November 11, 2016 / 2:37 PM / 3 years ago

Movie Review: Rock On 2

For a sequel, "Rock On 2" certainly took its time coming. More than eight years after Abhishek Kapoor made a fairly watchable film about four friends and their band, Shujaat Saudagar directs what seems like a watered down version of "Rock On".

Handout still from the film "Rock On 2"

Time has taken a toll on the musicians of Magik. KD (Purab Kohli) makes soul-crushing advertising jingles for a living. Joe (Arjun Rampal) judges mediocre singing contests and runs a club. A guilt-ridden Aditya (Farhan Akhtar) moves to Meghalaya after a young singer's tragic death. He runs a farm and a school, sports a beard and mopes around the place.

A chance meeting with Jiah (Shraddha Kapoor) -- a tortured singer unable to emerge from the shadow of her musician father -- triggers love for music (and Magik) in Aditya, and he seems to find his voice again.

This seems like a straightforward story, but the problem is that it is a narrative that is even more insipid than Farhan Akhtar's singing. The characters seem to move in slow motion and react even slower, making the first movie seem like a masterpiece.

There are contrivances galore (Aditya and Jiah constantly find themselves in the same places, and poor villagers are brought in at the last stage of the movie just for the band to have a cause), and hardly a moment of sincerity in the 2-hour 20-minute film.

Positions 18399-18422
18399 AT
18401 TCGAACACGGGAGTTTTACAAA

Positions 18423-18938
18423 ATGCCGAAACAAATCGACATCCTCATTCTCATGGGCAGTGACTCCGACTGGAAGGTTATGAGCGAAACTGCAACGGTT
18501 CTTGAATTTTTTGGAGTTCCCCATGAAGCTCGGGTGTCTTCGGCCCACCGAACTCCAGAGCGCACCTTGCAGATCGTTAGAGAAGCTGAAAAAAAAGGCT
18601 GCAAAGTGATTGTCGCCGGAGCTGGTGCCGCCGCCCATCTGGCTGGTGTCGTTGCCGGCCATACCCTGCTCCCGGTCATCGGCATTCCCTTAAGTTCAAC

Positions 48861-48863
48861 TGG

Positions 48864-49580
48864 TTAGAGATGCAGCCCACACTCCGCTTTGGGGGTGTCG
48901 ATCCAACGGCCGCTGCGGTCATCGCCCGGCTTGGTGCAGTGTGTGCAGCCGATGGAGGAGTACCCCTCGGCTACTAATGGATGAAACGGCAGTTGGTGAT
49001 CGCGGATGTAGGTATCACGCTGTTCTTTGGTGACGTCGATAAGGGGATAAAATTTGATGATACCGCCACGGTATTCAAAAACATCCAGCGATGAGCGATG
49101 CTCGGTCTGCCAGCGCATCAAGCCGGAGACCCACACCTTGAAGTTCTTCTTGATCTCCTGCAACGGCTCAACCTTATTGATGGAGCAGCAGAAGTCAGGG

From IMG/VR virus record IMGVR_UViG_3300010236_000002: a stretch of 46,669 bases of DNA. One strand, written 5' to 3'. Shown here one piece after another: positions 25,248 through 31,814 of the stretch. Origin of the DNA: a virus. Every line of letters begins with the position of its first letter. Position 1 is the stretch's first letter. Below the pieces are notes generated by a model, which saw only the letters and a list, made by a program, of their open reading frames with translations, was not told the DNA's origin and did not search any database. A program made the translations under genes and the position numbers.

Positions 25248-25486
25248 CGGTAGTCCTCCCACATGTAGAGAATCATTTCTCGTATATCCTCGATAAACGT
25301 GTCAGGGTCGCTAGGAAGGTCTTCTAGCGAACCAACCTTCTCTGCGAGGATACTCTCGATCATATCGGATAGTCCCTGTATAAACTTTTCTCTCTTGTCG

The other big problem is that for a film with music at its heart, the songs are mediocre at best. "Rock On" had hummable ditties like "Sinbad the Sailor" and "Tum Ho Toh" that stayed on in memory, but the sequel has no such songs (music is again by Shankar-Ehsaan-Loy). To make it worse, every other character says, "That is brilliant music" or "Wow! You are good" every other minute, making it sound even more insincere.

Saudagar makes only a cursory attempt at exploring group dynamics, and in spite of India’s northeast having a strong rock and pop culture, makes absolutely no effort to include that in his narrative.

Of the cast, Farhan Akhtar has a constantly smug expression that makes it hard for him to emote, while Shraddha Kapoor has a wide-eyed look she can’t seem to wipe off. Rampal and Kohli seem to go through the motions.

You might be better off standing in a never-ending queue at a bank or ATM rather than watching this out-of-tune film.

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